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Wednesday, June 8, 2011

Did McDonald's Create Half of the New Jobs in May?

I've heard that the 54,000 new jobs are mostly the McDonald jobs that we heard about last month.  Is that true?


There were actually 680,000 new jobs created in May 2011 if you look at the "raw" numbers not adjusted for seasonal variation.  (Explanation below.) 

Just published:
 What was the Unemployment Rate When Obama Took Office? (Update for August) 
How Many Jobs Has Obama Created or Lost? (August update).

Now, McDonald's did have a hiring day in April and hired 62,000 people from the million applications that they received. 

It is unknown exactly how many of the 62,000 were onboard and officially employed by McDonald's during the week of May 12th, the week used for monthly employment reporting.  (As the hiring day was after the week of April 12th, there was absolutely no effect on the April employment numbers.

But even if all 62,000 were hired and onboard during the week of May 12th, they were still less than 10% of the 680,000 total new jobs created in May 2011.  So we're back to the "seasonally adjusted stuff".

What's this "Seasonally adjusted effect"?

Keep reading... We'll explain.  

The "Seasonally-adjusted effect":

We need to make the distinction between unadjusted "raw" jobs numbers and and seasonally-adjusted jobs.  From my article "How the Unemployment Rate is Calculated":
"There are times of the year when employment always goes down and unemployment always goes up.  Vice verse, there are times of the year when employment always goes up and unemployment always goes down. 
Christmas is the easiest of those times to understand.  Employment is always higher in December due to Holiday retail hiring, in good economic times and in bad.  Unemployment is always down in December.  In January, when all of those retail establishments cut back, employment is always down and unemployment is always up.  
There are also ups and downs due to seasonal variations such as outdoor construction work, staffing for summer and vacation venues, and layoffs associated with the end of the school year.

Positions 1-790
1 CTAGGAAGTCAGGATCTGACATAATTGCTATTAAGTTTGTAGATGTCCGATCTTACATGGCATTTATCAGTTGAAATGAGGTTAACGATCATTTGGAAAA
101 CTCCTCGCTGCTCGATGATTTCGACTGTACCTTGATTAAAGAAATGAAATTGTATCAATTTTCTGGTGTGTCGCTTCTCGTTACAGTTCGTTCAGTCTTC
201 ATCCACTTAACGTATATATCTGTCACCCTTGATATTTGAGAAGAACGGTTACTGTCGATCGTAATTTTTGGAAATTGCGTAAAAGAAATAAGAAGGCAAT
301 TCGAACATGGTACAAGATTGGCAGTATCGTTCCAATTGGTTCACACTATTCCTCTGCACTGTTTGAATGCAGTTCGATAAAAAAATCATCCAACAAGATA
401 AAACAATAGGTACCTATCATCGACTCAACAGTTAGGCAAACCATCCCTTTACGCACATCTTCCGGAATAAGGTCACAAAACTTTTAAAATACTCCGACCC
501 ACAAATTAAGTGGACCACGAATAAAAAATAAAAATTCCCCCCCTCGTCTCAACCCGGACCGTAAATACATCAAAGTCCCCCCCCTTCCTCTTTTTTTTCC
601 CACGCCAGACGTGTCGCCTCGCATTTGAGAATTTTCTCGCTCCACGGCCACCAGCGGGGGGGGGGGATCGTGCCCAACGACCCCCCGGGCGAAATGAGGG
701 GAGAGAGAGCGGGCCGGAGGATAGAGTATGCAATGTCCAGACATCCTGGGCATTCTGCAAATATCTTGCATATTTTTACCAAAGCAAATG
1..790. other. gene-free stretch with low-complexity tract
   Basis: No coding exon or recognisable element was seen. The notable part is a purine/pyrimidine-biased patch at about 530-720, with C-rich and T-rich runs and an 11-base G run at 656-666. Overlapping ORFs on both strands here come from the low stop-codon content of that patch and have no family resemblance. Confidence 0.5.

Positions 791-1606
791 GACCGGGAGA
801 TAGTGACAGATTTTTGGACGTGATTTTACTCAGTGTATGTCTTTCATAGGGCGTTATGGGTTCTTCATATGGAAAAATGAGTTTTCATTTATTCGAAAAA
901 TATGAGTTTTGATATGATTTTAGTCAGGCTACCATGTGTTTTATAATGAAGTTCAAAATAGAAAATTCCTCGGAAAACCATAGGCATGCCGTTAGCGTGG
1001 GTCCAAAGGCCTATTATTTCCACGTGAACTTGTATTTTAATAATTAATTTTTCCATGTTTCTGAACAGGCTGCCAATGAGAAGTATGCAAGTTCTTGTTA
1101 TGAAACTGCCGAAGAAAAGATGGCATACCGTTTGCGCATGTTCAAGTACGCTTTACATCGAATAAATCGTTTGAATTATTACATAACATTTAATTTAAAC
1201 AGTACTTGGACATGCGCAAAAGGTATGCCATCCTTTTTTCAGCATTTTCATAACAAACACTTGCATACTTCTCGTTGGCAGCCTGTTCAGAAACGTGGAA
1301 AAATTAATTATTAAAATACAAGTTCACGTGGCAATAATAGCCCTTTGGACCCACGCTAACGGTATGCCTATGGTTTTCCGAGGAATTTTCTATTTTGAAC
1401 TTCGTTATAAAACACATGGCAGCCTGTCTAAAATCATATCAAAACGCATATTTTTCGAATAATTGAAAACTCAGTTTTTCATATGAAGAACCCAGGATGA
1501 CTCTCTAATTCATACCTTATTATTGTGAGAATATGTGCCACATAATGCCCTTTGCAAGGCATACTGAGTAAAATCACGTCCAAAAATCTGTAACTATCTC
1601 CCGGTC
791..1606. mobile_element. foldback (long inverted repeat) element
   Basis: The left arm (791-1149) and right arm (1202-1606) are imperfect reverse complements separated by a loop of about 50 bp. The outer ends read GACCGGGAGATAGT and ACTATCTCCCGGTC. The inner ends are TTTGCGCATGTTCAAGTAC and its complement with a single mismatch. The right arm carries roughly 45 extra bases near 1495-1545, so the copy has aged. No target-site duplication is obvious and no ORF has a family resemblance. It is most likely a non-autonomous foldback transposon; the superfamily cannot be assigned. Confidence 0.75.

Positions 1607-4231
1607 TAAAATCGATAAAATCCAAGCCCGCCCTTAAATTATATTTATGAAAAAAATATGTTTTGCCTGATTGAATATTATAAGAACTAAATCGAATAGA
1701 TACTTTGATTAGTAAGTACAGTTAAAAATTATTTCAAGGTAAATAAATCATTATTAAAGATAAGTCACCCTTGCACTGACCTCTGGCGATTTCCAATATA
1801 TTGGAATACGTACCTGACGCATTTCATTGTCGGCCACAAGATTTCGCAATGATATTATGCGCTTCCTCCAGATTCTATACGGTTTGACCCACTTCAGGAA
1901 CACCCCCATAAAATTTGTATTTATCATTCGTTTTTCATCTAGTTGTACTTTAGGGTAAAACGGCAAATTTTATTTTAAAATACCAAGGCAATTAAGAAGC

Seasonal adjustments (made by statisticians using these usual variations) are attempts to even out these normal ups and downs so that we can all have a better understanding of what is happening with the employment situation aside from the usual seasonal variations."

What does that have to do with the McDonald's hiring?

In seasonally adjusted numbers, employers created 54,000 more jobs in May.  That's where the idea that half of the new jobs were McDonald's jobs comes from. 

But in REAL, unadjusted numbers, employers created 680,000 new jobs in May.  Yes, you read that right:  680,000 "real" new jobs, not 54,000 jobs.  You can look at these numbers yourself.  They are online and available to the public every month and they stay online perhaps forever.  You will need to page down to Table B-1 to get the "real" numbers.

Among the 680,000 "real" new jobs in unadjusted numbers, there is an increase of about 170,000 jobs in "Food services and drinking places".  There is plenty of room in the unadjusted numbers for  most of the McDonald's hires.  (In seasonally adjusted numbers, there were 6300 fewer jobs in "Food services and drinking places."  Those numbers are also in Table B-1.)

Remember that, in raw "real" numbers, there were 680,000 new jobs in May, not 54,000.

Check out the discussion about seasonally adjusted vs. unadjusted "raw" numbers HERE for a more complete explanation of this difference.

Leave me a comment or an email if you don't get it or don't believe me.

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